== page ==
Age distribution among co-infected persons was 5 (9%) who were 0–17 years, 23 (40%) 18–49 years, 12 (21%) 50–64 years, and 18 (31%) ≥65 years of age. Twenty-two (38%) persons were female and 35 (60%) were male; sex was unknown for 1 (2%) co-infected person. The racial/ethnic distribution of co-infected persons was 20 (34%) Latino, 20 (34%) White, 5 (9%) Asian, 3 (5%) African American, 1 (2%) American Indian or Alaskan Native, 1 (2%) Native Hawaiian or Pacific Islander, 2 (3%) other, 2 (3%) multirace, and 4 (7%) unknown. Among 28 (48%) co-infected persons with available hospitalization status data, 11 (39%) were hospitalized. Five (9%) co-infected persons died, including 2 who were hospitalized; all who died were >50 years of age.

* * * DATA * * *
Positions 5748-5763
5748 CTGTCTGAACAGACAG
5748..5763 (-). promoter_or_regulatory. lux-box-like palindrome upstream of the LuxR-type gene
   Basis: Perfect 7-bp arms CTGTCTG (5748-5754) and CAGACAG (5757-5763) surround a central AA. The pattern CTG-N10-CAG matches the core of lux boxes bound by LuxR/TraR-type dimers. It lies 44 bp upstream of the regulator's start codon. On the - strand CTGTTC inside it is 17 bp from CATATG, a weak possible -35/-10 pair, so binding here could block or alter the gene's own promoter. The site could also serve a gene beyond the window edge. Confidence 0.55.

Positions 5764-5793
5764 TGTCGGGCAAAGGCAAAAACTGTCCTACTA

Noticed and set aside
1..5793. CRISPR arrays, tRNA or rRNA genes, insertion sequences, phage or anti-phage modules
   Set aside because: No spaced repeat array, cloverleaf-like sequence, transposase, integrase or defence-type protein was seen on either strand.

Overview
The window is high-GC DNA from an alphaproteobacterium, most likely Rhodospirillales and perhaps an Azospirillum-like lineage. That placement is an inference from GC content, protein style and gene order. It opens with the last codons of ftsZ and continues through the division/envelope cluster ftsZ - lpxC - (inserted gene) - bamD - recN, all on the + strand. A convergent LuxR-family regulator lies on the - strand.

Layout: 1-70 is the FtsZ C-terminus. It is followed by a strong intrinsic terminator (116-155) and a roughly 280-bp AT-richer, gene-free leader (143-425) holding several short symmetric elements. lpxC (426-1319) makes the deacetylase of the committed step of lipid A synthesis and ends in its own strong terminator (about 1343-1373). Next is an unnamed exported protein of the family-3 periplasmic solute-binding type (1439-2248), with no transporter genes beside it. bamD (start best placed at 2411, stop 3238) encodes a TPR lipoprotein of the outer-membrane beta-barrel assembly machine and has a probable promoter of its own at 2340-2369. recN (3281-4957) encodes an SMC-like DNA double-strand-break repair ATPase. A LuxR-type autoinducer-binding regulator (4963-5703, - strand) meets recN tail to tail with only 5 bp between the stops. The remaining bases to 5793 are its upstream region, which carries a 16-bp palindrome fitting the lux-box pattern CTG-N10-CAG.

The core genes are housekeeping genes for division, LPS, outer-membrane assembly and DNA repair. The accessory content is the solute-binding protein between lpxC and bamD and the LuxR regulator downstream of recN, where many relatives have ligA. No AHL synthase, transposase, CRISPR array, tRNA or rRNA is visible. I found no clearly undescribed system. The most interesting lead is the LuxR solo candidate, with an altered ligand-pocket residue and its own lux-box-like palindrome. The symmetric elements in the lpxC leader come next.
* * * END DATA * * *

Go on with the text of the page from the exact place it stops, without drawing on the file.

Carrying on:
Influenza activity was minimal during the 2020–21 influenza season in the United States and Northern Hemisphere, after low levels were reported in the Southern Hemisphere during the 2020 season there (3,4). Only 258 positive influenza test results were reported to CDPH during September 1, 2020–April 30, 2021, in contrast to the >1.77 million COVID-19 cases reported by the 59 LHJs included in this analysis. The low numbers of influenza infections in this report are consistent with California sentinel laboratory data and national trends (1,3). In addition, influenza activity in California during 2020–21 was at a historic low based on clinical sentinel laboratory data collected from 2009–2020 (5). Less than 1% of specimens tested were positive for influenza at California clinical sentinel laboratories throughout the 2020–21 influenza season, compared with peaks in influenza specimen positivity of 24%–41% in prior seasons. Overall, 58 (23%) of 255 persons with a positive influenza test result and a matching SARS-CoV-2 test result met our case definition for a co-infection.